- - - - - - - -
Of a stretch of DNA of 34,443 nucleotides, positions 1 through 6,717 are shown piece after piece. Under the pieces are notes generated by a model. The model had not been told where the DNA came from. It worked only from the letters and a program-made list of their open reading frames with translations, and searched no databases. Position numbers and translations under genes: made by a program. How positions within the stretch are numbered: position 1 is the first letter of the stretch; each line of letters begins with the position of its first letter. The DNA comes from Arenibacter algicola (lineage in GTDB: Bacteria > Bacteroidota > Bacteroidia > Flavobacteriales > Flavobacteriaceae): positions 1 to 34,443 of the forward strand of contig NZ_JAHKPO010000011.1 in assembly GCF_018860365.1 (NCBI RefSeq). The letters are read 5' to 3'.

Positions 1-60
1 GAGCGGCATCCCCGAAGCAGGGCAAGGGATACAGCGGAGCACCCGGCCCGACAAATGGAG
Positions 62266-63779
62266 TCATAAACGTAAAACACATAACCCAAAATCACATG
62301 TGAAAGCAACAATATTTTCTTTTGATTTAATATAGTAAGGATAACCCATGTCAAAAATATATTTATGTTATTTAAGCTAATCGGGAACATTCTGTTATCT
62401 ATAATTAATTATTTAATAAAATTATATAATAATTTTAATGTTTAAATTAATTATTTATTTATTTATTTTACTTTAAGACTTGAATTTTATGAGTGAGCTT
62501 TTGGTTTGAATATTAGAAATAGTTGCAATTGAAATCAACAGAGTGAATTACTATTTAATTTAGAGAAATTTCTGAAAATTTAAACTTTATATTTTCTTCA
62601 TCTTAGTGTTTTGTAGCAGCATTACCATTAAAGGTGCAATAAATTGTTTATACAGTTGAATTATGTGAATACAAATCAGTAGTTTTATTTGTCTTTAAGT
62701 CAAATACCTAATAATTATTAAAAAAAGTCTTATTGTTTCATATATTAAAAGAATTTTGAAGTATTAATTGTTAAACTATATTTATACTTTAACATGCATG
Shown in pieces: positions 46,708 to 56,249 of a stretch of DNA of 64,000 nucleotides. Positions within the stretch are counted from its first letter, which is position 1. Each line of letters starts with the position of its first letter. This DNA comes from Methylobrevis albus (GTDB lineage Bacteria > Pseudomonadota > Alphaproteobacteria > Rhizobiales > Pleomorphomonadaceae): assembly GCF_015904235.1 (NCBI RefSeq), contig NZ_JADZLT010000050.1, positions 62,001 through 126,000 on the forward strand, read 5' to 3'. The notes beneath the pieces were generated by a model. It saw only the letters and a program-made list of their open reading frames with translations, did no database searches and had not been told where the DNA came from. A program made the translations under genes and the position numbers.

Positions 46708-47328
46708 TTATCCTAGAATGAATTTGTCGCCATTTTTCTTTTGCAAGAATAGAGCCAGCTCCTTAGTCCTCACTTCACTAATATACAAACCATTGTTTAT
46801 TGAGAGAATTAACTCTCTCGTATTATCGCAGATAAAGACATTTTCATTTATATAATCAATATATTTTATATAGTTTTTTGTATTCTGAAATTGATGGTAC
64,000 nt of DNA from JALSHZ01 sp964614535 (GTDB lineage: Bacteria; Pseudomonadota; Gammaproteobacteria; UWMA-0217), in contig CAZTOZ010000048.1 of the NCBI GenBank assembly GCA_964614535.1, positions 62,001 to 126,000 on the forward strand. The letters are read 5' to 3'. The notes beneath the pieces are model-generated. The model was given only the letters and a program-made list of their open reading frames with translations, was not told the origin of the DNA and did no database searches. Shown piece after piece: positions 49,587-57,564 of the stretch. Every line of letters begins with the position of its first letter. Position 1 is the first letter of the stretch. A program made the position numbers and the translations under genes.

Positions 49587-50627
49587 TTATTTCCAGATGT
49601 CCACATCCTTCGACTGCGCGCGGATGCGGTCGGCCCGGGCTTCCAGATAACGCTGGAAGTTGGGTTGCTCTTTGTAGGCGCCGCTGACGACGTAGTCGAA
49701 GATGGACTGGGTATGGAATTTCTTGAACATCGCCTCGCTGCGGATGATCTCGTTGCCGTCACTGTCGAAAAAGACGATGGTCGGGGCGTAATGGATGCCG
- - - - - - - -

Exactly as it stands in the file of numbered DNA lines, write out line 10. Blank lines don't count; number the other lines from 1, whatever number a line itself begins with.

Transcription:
62701 CAAATACCTAATAATTATTAAAAAAAGTCTTATTGTTTCATATATTAAAAGAATTTTGAAGTATTAATTGTTAAACTATATTTATACTTTAACATGCATG